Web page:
The editors' blog


    ~ Posted by Maggie Fergusson, May 5th 2015

    Beautiful liturgies and an atmosphere of real belief don’t always go hand in hand. But last Wednesday evening, at a service of thanksgiving for the life and work of P.D. James, they were perfectly interwoven. The Temple Church in London felt like a 12th-century stone ship riding on waves of April blossom; the choir was celestial, the readings profoundly moving. And at the heart of it all was a sense of collective gratitude for what Richard Chartres, the Bishop of London, described during the service as “a long life lived in tumultuous times”—a life sustained by what P.D. James herself called “the magnificent irrationality of faith”.

    read more » BookscultureMaggie FergussonRELIGION

    ~ Posted by Julia Lovell, May 2nd 2015

    The invention of photography coincided with the mortification of modern China. In 1839, the year Henry Fox Talbot presented his early photographic experiments to the Royal Society, China’s “Century of Humiliation” at the hands of imperialist powers began with the first opium war. Through the second half of the 19th century, foreign photographers joined the armies of soldiers, diplomats, traders and missionaries swarming over China. In the late summer of 1860, the Italian photographer Felix Beato captured the carnage of the second opium war, and four decades later the “punitive picnic” of the Boxer war was photographed on new Kodak Reloadables. Compositions designed to shame a defeated China were staged and sent around the world in newspapers, periodicals, photobooks and picture postcards: images of privates playing hockey around sacred temples; officers lolling on imperial thrones and picking over the emperor’s apartments; grisly public executions of suspected Chinese Boxer rebels.

    read more » ChinacultureExhibitionsJulia LovellPhotography

    ~ Posted by Kassia St Clair, May 1st 2015

    In the final years of the 1960s Patricia Underwood, a British woman living in New York, came to the conclusion that she desperately needed a career. She had already tried several jobs: first as a typist at Buckingham Palace, then an assistant car mechanic in America, specialising in classic Jaguar XKEs, later a salesgirl and a secretary, but none had really suited her. Until, that is, she turned her hand to millinery. It wasn’t the choice of a practical woman—few would hit upon making berets as the most efficient way to bring home the bacon—but as the best hats are seldom purely practical either, it was the perfect match.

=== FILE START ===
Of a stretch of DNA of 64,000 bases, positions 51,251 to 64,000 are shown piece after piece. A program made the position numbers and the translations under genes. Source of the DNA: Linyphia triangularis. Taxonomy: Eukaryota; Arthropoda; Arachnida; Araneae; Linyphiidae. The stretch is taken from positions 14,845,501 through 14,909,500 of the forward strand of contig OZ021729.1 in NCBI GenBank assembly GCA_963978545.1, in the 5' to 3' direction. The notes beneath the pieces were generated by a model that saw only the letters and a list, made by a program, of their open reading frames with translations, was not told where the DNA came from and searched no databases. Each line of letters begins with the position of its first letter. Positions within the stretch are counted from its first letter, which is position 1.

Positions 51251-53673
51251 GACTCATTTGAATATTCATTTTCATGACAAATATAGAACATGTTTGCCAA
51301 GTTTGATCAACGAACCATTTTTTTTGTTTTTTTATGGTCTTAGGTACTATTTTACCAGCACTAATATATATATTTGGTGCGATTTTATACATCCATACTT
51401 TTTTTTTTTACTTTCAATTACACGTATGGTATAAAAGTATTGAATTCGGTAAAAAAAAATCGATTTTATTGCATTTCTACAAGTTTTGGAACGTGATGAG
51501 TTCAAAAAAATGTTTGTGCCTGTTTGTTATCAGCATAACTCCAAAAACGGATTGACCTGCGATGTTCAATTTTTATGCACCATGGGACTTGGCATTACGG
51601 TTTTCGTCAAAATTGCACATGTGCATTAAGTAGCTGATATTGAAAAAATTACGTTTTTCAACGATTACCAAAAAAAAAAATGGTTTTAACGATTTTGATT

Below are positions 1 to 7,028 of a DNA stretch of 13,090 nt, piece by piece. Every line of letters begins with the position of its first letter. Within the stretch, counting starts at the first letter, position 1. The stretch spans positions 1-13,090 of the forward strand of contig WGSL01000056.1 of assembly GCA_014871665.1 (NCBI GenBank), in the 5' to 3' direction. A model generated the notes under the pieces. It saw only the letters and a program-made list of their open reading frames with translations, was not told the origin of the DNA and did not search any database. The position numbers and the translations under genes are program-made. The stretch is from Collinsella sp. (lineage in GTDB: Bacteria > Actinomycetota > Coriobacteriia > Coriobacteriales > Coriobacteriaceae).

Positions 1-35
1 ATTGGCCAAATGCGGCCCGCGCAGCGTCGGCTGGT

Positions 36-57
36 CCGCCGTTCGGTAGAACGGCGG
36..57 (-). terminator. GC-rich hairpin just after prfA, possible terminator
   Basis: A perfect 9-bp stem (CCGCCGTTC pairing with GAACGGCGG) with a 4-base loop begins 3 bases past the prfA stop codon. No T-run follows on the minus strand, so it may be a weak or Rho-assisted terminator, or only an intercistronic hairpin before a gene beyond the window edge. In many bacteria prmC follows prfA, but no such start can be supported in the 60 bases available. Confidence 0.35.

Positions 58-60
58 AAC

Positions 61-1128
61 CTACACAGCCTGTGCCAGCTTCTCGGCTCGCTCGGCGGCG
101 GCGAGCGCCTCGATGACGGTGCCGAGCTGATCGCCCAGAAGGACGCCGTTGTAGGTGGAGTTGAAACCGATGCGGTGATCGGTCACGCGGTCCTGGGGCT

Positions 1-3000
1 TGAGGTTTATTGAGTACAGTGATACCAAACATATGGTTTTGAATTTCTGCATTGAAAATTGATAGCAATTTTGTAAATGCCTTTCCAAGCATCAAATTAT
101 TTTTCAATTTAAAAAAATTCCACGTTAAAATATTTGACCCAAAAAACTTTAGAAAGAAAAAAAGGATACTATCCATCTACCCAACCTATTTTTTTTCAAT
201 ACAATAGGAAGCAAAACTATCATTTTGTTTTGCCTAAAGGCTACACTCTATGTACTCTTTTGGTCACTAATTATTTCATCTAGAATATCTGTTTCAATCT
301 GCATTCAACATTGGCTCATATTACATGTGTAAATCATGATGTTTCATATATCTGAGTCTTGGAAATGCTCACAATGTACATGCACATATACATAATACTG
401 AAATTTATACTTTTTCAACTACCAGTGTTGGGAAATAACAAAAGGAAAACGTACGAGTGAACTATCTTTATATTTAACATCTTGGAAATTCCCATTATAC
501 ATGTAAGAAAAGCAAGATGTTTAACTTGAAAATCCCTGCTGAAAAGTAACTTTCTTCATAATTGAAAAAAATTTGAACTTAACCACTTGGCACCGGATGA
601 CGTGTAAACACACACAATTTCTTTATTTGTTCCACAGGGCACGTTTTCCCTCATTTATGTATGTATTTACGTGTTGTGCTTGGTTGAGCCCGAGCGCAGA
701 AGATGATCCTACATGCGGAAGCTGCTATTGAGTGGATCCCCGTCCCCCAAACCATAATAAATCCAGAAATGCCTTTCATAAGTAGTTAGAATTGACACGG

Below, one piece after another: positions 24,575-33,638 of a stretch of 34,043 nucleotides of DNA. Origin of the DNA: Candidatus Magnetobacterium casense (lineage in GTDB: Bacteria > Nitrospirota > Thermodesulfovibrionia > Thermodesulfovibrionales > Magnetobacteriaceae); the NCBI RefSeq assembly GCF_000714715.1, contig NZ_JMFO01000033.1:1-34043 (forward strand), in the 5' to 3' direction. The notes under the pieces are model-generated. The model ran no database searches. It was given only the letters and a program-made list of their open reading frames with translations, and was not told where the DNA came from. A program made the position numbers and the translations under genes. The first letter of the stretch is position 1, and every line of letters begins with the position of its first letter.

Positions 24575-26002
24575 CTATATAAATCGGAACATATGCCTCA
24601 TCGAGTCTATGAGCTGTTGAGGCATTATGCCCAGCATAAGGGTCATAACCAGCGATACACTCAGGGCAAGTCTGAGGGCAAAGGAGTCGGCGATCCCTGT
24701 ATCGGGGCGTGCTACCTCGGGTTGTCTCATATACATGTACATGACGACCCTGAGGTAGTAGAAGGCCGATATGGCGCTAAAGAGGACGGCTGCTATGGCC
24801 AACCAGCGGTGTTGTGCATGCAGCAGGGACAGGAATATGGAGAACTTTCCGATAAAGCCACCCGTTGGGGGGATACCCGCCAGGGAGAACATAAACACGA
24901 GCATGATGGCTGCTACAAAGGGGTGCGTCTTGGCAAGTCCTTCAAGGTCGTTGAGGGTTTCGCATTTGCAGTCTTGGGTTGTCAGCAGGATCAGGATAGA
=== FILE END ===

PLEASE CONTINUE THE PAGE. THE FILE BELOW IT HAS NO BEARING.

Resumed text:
Forty years on her name is as synonymous with headgear as those of Philip Treacy and Stephen Jones, and she has worked with several revered designers, from Oscar de la Renta to Ralph Lauren. A new book, "Patricia Underwood: The Way You Wear Your Hat", celebrates her work with lush images and playful details about her, her collaborators and, of course, the hats themselves.

    read more » FASHIONKassia St ClairPhotographystyle

    ~ Posted by Isabel Lloyd, April 30th 2015

    What’s the point? Why are we alive? Does God exist, and does He care about us? The biggest questions of them all are posed repeatedly in the original “Everyman”, a medieval parable of a man trying to dodge death and account for his deeds. In the poet Carol Ann Duffy’s new adaptation, which opened last night at the National Theatre in London, at least one of those questions is turned upside down: as the show begins, God, a weary but patient Mrs Mop (Kate Duchêne), takes a break from the eternal job of cleaning up after humanity to ask why it is that man seems to care so little for Her.

    read more » cultureIsabel LloydTheatre

    ~ Posted by Tom Shone, April 28th 2015 

    Up on stage at the Beacon Theatre in Tribeca last weekend, Ray Liotta (above, left) basked in the love for Martin Scorsese’s “Goodfellas”, which had just screened in a new print as part of the film’s 25th-anniversary celebration. Afterwards, the author Nicholas Pileggi (on whose book the movie was based), Liotta, Robert De Niro and other cast members took to the stage to swap anecdotes, some well known, others not—such as the time Liotta got a call to meet Henry Hill, the mobster he was playing, at a bowling alley in Los Angeles. A somewhat scared Liotta came to the appointed place, only to have Hill walk up to him and say, “Thanks for not making me look like a scumbag.” Liotta couldn’t believe his ears. The film had shown Hill bludgeoning a neighbour with the butt of his gun, sinking into cocaine addiction and ratting on his friends. “Did you see the movie?” he asked incredulously.